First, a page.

Happy Fathers Day, “Pa POW!!!!!!”
My dad, also known as “The Judge” gave us boys one hell of an upbringing. It was 1965 and our station wagon was a flat lime green with some sort of “wood paneling esk” down the sides of the car. We would load that sucker up and head to the “Rivah” for the weekends and stay on our 23 foot Owens named the “Cee B”. The weekends were jam packed with croaker fishing in the York River, catching crabs on dock pilings, and char broiling steaks on the wooden docks. When we weren’t picking fresh beer steamed crabs, we were off finding new adventures in our leaky ten foot aluminum boat powered by a 9.9hp mercury. Yes, the weekends on the Rivah is what shaped my childhood and gave me a lot to look forward to as an adult.
Fishing was always a family priority and we did not always wait until the weekends to get our thrill of the hook and line. The Judge had a buddy that owned a nearby farm and that farm had some woods. In those woods was an old dirt road that led to a small pond that rarely was ever fished. The fact is that pond was loaded to the gills with bass and brim. The Judge would haul us boys in the old wagon pick up some blood worms and bobbers and head to the pond. On arrival we quickly readied ourselves for the onslaught of brim that we were about to catch.
“Jimmy… yall get outta the car grab your cane poles and head over to the backside of the pond. I’am gonna fish right here by the weeds. Yall holler when you’re hooked up!”
So, my brother and I gathered our things and began to walk around the pond. I looked back at my dad as he prepared himself for fishing.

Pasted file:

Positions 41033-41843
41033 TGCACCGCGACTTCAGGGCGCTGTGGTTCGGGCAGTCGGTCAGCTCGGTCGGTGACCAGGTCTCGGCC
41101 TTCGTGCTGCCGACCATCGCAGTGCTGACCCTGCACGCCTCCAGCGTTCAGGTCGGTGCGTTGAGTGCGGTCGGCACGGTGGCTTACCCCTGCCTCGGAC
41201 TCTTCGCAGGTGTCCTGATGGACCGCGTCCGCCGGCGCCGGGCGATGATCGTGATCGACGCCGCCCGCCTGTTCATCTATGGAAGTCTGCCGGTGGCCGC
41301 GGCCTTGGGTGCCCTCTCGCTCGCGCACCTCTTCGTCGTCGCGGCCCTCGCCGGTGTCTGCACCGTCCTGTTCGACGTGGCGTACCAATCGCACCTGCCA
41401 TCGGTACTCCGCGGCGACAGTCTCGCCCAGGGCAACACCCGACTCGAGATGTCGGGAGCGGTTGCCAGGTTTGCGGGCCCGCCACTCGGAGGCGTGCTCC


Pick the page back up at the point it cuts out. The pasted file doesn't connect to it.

First thing the Judge does is strap his sidearm to his side, it was a big holster with a big pistol that was strapped around his waist by a thick brown leather belt. Next, he grabs his cane pole in his right hand, and a beer in his left hand. There goes dad, walking down the bank with his shirt off wearing shorts, a fishing rod, sidearm, and a can of beer. He looked very happy.
I walk around the pond and found a great little spot to float my blood worms. This was a great little fishing hole and was quite a ways away from the Judge and far enough away to where I could not see him, but I could hear him.
Next thing I knew the brim where going after my bloodworms like white on rice. I just knew that the Judge would be so proud of me for the stringer that I was going to end up with. After about five fish I hear this loud crack in the air as two shots ring out…
Then the Judge yells out, “Goteem!!”
My bobber quickly disappears underwater and I am hooked up again. Brim after brim after brim, then finally a large mouth bass swims right up to my blood worm and I am hooked up! My stringer is now half full! Then another crack in the air…
The Judge yells, “Got um again”.
By now I had about filled up my stringer and my brother had been catching his fair share as well. I began to put away my cane pole and…
This time there was silence after the gunfire. My brother and I walked over to where the Judge was fishing and dad was so happy, he had finally caught the elusive “Big Sam”. Big Sam was about a five pound largemouth bass that dad had been trying to catch for years. He showed us the fish, then released it back to the pond. At that time, it was the largest fish I had ever seen.
I remember looking at the gun securely strapped in the Judges holster and I ask my father,
“How many did you kill dad?” The Judge replied,
“Two for Four”.
This meant two dead water moccasins, four shots. The Judge was quite a marksman just like his father, my grandfather who was also, Judge Baugh. Grandpa use to go Dove hunting and be 12 for 12. Twelve shots, twelve birds.
Jim Baugh Outdoors TV
Author of “HOOKED”